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that's why i am adding ntz and sim to etv and checking full genome, in my case death is extremely easy if the rise in hbvdna goes unchecked for long

once these nucs are started we must watch very carefully for resistance, they are not sweeties even today with tnf

4est:
that's about the same if resistance develops even on etv while we are lucky  tnf has no resistnce so that is the only very safe choice on nucs today
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i think studies like that in rome could be very useful.......
i actually called for an hbvdna with imprved sensibility at 6 iu/ml but the biologist said it is no use to go lower than that because we have full genome check so we can say how the drug is doing despite the hbvdna levels and predict resistance or how the drug performs

if the quasispieces changes stop etv showed hbsag clearance and this is a very interesting finding
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Yes, it was a 2002 paper, hopefully treatments have advanced since. Just read this in the HBV Journal Review, Oct 1, 2011:

The antiviral  lamivudine (Epivir-HBV) has fallen out of favor as an antiviral treatment for  hepatitis B because it causes drug resistance.
                   However, a study  reported in the Digestive Diseases and Sciences found the antiviral was  effective when administered in high doses in patients with cirrhosis.
                   Researchers  treated six people with HBV-related cirrhosis with lamivudine doses raised from  the normal dose of 100 mg daily to 200 or 300 mg daily, based on their viral  load. Previously, nearly all of these patients had developed lamivudine  resistance at the lower, 100 mg-dose, and had failed to improve even after the  antiviral adefovir (Hepsera) (10 mg daily) was added to their ongoing  lamivudine treatment.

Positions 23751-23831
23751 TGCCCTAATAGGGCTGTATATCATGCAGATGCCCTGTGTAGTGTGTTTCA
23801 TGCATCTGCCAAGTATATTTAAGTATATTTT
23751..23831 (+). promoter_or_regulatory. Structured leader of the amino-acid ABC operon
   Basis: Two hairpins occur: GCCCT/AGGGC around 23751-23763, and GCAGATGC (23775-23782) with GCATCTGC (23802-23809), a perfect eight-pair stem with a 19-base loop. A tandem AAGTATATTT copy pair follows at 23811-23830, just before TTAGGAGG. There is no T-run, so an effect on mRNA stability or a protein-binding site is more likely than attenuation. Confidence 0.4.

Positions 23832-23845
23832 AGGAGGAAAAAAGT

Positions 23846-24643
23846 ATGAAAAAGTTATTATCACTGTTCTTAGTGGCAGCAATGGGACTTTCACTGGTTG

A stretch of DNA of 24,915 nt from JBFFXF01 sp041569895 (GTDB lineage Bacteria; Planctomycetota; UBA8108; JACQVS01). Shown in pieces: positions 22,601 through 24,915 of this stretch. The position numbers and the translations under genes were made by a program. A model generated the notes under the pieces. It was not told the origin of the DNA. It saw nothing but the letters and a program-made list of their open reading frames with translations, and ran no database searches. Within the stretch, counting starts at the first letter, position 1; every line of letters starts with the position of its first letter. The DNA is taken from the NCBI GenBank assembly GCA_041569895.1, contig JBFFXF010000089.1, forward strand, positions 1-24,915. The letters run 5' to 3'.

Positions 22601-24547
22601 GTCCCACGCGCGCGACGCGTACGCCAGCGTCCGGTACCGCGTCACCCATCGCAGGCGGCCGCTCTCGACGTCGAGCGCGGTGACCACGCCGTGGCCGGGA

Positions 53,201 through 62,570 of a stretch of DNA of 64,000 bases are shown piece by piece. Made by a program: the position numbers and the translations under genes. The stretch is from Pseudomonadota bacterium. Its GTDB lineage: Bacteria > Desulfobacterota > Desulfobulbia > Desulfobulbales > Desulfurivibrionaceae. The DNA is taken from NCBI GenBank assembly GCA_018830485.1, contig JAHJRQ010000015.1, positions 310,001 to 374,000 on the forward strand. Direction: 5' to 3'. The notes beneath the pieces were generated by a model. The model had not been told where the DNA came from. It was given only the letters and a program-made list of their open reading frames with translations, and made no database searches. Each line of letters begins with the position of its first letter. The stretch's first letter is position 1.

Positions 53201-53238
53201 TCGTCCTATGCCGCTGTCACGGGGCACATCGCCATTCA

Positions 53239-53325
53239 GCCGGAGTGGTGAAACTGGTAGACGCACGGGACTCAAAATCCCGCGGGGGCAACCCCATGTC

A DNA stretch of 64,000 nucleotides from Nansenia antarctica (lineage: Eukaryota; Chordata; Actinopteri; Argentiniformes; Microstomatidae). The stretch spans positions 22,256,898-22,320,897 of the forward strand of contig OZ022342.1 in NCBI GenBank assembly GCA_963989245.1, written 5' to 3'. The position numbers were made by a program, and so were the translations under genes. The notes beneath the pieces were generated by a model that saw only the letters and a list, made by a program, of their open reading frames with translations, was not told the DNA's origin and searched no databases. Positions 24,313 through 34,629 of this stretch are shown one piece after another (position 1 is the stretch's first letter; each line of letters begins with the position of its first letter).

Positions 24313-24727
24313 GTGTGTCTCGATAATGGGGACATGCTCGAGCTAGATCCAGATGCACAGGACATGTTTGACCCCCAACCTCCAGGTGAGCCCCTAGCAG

The  HBeAg-negative patients continued to receive adefovir, but the lamivudine dose  was hiked for 12 months. All achieved a “significant” decrease in HBV DNA,  three of the patients achieved undetectable viral load within six months. All  achieved normal ALT levels, indicating no liver damage. The higher dose did not  adversely impact their kidney function, nor were any other side effects noted.
                   The researchers  suggested that increased doses of any antiviral—not just lamivudine—may be  effective in hard-to-treat patients with life-threatening cirrhosis or liver  damage.


So increased doses of antiviral may help. Frequent monitoring after stopping antivirals is essential, I think.
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Interesting theory, hope that will be follow up.
Indeed, monitoring after stopping antivirals is essential and have to be put it like mandatory in all guidelines.
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we should have biopsy to check cccdna so that we know if we can stop safely but biopsy is so bad....they wanted to make it to me to see all virus parameters correctly but i really dont like it, i felt so bad after biopsies in the past, the first time almost lost all my hair and i was only 19yo....